Wake Forest Renaissance Plan - September 2017


2017 R ena i s s anc e P l an U pdat e | T own of W ak e F or e s t

5.4.3 Target Consumers

The Plan recommends “active ground-floor uses” as a critical component of a pedestrian- friendly downtown. These uses need to be specified as a matter of policy, along with variations based on the existing character of and realistic aspirations for particular streets or areas. The central area of South White Street, for example, offers an ever more desirable retail location, yet suffers from a lack of available inventory. Retail — including soft goods, food and beverage — ought to be required on the ground floor. Retail adds activity and vibrancy that other uses do not, given its inherent nature with consumers going in and out frequently. Whereas offices of all kinds — including those with some sort of quasi-retail function, such as bank branches — should be located on the second floor or on side streets, rather than the main street. Existing offices could be grandfathered in to a new ordinance, but once they depart, those spaces would have to shift to the prescribed use. This stipulation will be especially important towards the southern end of the central area, along South White Street between the Cotton Company and Elm Avenue, where most of the ground-floor spaces are currently occupied by office uses. There is a palpable condition that occurs here and the feel of street activity drops off considerably as you move south past the Cotton Company further discouraging pedestrian movement between the historic core and the Renaissance Plaza strip. A similar requirement should also apply to the new mixed-use projects envisioned in this Plan for Elm Avenue between Taylor Street and the CSX railroad tracks. Street-level activation will be essential to establishing and reinforcing the pedestrian connection to Renaissance Plaza as well as

The above marketing recommendation is largely focused on generating interest in downtown Wake Forest among tenants and developers, not attracting consumers. The Town, however, should try to become more actively involved in growing the frequency of visitation among one particular (and sizable) subset of consumers, those who live in its newer subdivisions, like Heritage Wake Forest. Downtown Wake Forest would seem to hold much appeal as a local destination for the demographic who typically live in such neighborhoods. Some residents may barely even know of its existence, let alone make time to visit, shop and recreate there on a regular basis. Offering more reasons for that market segment to visit downtown (the tenant mix, placemaking elements, spraygrounds, RMUs, etc.) is important, but the Town might also want to think even more creatively about how to further penetrate this sub- market and more fully integrate it into the downtown firmament. For example, the Town, in concert with the respective HOA, could coordinate a monthly or quarterly “Downtown Wake Forest Comes To (name of subdivision)” market, as part of a larger, more established event that can ensure foot traffic. It then becomes an intriguing proposition for downtown shops and eateries that could benefit from the incremental sales as well as the marketing boost.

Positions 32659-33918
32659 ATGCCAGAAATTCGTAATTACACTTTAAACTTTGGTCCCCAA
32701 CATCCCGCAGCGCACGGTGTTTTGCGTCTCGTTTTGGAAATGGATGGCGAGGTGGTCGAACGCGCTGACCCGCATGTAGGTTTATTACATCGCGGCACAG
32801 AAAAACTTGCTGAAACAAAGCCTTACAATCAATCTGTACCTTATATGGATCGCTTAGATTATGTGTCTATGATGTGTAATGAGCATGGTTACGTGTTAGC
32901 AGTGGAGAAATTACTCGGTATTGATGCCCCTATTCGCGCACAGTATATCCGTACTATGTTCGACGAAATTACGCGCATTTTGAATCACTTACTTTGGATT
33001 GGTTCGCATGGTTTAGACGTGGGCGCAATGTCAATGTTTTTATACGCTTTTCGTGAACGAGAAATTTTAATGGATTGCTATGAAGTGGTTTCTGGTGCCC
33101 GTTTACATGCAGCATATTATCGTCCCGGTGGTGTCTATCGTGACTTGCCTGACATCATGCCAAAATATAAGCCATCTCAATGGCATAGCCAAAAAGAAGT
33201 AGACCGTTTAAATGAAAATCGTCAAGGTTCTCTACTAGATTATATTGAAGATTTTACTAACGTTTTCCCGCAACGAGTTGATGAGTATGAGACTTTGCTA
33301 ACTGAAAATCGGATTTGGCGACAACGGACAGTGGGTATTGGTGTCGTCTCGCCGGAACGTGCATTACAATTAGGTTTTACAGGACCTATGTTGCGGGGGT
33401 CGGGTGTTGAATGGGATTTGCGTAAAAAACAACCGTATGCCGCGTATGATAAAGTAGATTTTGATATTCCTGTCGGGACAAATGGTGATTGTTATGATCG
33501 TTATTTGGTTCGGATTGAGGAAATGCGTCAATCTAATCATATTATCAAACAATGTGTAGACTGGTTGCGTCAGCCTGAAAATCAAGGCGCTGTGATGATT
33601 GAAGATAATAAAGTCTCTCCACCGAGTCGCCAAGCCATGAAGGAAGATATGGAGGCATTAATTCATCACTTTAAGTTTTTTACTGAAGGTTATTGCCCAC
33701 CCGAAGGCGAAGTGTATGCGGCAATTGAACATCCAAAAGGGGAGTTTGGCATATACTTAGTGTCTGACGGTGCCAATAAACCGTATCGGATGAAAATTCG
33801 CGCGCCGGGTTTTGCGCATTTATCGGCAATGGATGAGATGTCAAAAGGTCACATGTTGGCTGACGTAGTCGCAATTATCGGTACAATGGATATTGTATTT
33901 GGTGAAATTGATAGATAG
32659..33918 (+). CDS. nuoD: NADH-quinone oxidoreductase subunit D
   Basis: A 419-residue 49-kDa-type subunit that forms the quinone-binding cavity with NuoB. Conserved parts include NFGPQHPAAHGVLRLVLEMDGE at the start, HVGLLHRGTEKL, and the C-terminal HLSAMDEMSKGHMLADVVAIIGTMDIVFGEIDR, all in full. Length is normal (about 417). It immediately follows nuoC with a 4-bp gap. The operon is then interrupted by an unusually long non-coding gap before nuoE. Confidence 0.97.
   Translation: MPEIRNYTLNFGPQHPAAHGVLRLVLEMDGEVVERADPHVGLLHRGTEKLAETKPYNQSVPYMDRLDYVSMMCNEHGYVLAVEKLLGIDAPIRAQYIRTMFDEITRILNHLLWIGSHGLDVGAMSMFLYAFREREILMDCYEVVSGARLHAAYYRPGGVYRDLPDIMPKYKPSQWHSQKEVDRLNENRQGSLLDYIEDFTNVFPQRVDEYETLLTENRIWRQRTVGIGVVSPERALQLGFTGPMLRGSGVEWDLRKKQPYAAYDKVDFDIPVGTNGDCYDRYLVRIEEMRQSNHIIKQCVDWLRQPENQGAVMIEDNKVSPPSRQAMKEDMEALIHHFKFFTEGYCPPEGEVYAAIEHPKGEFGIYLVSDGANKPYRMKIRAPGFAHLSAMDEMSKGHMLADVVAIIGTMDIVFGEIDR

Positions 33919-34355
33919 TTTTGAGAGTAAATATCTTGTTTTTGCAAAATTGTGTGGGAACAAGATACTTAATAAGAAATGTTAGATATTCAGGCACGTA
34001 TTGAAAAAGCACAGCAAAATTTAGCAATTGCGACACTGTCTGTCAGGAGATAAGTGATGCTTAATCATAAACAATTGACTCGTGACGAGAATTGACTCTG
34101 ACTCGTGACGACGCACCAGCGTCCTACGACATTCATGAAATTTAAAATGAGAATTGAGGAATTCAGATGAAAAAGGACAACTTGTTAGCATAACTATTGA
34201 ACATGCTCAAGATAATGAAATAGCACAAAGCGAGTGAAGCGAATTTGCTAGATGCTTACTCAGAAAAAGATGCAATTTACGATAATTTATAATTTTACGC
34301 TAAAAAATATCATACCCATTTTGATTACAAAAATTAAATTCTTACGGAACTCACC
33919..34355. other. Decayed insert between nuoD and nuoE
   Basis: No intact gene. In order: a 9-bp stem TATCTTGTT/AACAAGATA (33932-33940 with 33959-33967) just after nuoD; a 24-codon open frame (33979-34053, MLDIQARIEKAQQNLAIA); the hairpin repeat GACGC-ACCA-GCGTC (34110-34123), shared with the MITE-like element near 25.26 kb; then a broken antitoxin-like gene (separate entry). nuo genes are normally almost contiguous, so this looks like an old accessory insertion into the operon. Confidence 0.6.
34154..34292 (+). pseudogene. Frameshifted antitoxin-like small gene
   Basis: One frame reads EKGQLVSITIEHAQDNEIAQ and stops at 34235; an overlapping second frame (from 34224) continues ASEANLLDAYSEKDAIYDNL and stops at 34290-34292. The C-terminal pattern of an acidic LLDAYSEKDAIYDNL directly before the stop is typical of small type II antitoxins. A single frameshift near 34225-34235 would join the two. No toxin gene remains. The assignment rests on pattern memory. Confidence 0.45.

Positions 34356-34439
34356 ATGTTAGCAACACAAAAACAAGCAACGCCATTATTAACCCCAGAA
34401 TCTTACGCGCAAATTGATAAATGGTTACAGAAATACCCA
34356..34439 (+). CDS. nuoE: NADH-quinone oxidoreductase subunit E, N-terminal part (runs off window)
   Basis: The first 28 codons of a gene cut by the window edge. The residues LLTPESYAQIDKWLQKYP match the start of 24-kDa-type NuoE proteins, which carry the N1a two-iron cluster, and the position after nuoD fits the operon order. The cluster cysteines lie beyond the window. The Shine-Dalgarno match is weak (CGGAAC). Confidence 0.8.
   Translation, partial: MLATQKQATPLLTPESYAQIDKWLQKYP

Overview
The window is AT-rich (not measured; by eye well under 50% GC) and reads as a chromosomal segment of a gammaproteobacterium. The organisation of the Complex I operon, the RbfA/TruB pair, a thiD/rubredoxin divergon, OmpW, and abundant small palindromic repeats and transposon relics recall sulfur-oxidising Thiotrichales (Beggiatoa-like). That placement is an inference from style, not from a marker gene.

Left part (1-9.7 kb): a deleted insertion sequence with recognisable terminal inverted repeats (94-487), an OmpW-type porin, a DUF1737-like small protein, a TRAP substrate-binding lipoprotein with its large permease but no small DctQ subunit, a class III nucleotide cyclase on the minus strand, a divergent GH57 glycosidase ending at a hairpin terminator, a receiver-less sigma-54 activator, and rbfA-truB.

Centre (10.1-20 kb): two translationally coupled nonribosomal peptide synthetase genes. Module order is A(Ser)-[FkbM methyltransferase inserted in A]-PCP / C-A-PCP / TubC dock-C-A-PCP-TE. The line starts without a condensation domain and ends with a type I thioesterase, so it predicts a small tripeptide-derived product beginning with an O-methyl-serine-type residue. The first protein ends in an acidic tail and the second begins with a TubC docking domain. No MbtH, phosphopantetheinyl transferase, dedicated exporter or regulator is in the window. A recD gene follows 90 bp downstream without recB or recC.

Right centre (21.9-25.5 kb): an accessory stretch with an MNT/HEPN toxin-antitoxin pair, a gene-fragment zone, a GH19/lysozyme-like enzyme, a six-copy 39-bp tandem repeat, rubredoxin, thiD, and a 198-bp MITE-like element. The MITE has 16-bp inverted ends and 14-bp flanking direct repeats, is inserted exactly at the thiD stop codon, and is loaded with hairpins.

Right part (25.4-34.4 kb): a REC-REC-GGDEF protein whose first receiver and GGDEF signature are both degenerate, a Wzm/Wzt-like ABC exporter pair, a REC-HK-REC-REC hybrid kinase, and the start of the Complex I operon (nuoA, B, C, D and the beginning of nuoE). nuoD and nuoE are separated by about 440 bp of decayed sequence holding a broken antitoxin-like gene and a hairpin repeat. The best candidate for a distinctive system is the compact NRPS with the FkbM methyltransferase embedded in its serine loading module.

5.4.4 Ground Floor Activity RECOMMENDATION 5C: The Town should try to become more actively involved in growing frequency of visitation among one particular (and sizable) subset of consumers.

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